For some awkward reason (It is fitting, however), this song was playing when I "killed" Revan in the Foundry: http://www.youtube.com/watch?v=Yfvhi6Gfx0o
My friend and I were pretty speechless afterwards, especially when he delivered his final line. We both were really connected to his character, more so him than I. After the flashpoint was over, we lost the urge to continue playing. It felt dirty, wrong, and inconceivable that we, who had no say in the matter of the situation, had to kill our "hero." I guess being emotionally connected to a character for that long does that to some people.
I am not against the notion that Revan had to die, but the way it was done was rather, forced. In terms of storytelling in videogames, there is always a linear path. But I figured that Bioware would have given us a choice in the matter, however subtle it could have been.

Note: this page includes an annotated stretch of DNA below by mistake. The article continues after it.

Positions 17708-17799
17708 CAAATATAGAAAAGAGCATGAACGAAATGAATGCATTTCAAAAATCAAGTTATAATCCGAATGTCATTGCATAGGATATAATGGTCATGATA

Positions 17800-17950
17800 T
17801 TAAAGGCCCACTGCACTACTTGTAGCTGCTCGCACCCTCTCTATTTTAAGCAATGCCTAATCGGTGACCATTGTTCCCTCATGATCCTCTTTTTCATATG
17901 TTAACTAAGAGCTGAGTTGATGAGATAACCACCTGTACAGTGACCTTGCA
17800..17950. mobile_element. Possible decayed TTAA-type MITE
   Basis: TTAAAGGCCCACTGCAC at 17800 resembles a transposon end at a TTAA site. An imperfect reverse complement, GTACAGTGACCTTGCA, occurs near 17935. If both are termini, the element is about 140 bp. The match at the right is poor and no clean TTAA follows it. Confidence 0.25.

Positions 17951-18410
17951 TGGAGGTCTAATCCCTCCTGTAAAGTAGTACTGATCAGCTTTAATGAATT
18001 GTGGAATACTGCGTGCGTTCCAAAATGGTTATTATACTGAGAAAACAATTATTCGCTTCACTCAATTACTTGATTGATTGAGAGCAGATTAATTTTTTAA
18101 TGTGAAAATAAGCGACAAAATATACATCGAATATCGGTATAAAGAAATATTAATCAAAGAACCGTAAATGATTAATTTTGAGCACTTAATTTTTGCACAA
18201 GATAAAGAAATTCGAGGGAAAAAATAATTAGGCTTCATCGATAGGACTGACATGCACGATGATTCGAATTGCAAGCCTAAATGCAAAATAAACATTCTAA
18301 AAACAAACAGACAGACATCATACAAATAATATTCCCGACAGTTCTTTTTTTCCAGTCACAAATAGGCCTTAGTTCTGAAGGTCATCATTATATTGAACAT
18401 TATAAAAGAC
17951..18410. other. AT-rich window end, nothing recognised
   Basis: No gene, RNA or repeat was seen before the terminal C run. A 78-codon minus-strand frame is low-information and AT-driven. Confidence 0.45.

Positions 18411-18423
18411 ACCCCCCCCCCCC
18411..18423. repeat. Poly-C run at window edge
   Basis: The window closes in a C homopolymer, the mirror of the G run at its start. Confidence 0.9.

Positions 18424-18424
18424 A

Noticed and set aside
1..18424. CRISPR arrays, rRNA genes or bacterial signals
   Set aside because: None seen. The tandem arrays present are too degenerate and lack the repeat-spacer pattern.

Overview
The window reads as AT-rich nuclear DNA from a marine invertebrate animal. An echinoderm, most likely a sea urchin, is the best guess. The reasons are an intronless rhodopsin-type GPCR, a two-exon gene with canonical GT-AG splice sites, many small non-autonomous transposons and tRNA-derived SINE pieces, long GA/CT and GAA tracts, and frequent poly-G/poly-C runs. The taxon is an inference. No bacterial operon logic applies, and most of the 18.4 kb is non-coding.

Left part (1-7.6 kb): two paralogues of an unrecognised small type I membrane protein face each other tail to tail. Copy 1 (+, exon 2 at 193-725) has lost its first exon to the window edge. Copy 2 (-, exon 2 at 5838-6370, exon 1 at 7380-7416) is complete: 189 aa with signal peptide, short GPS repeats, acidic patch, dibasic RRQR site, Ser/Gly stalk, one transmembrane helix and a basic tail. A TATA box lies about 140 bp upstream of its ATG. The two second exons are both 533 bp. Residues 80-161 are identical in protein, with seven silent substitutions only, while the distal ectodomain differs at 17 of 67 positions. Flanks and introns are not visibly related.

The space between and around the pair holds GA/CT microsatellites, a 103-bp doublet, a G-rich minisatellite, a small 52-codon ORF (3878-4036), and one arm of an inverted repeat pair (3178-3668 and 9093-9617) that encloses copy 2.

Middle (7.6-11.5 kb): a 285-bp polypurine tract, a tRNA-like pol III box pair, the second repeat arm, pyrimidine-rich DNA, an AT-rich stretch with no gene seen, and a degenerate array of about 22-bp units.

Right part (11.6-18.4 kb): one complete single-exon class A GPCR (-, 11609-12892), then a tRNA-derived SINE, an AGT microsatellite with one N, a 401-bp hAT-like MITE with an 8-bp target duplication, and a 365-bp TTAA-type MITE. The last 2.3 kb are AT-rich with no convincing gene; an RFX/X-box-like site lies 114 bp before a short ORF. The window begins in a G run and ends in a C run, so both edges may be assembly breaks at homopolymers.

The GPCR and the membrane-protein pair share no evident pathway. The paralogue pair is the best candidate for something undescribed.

When I created my Sith Warrior, I aimed his ambition and loyalty to the Empire as a whole and to further our dominion over the Republic. But in light of these events, my warrior was not serving the Empire; He was serving the Emperor, who is a selfish, genocidal, wicked tyrant that MUST be overthrown for the survival of the galaxy. The two dearest "heroes" of mine, Revan (Despite his insane goal to eradicate all Sith blood) and Malgus, represented the opportunity to accomplish that goal. To reform the Empire from within. But the Emperor killed them both, using me as his weapon, his puppet of choice. I was his Wrath, when I did not want to be. Whether Bioware intended me to feel this way about the ongoing state of affairs is unclear. If so, they succeeded.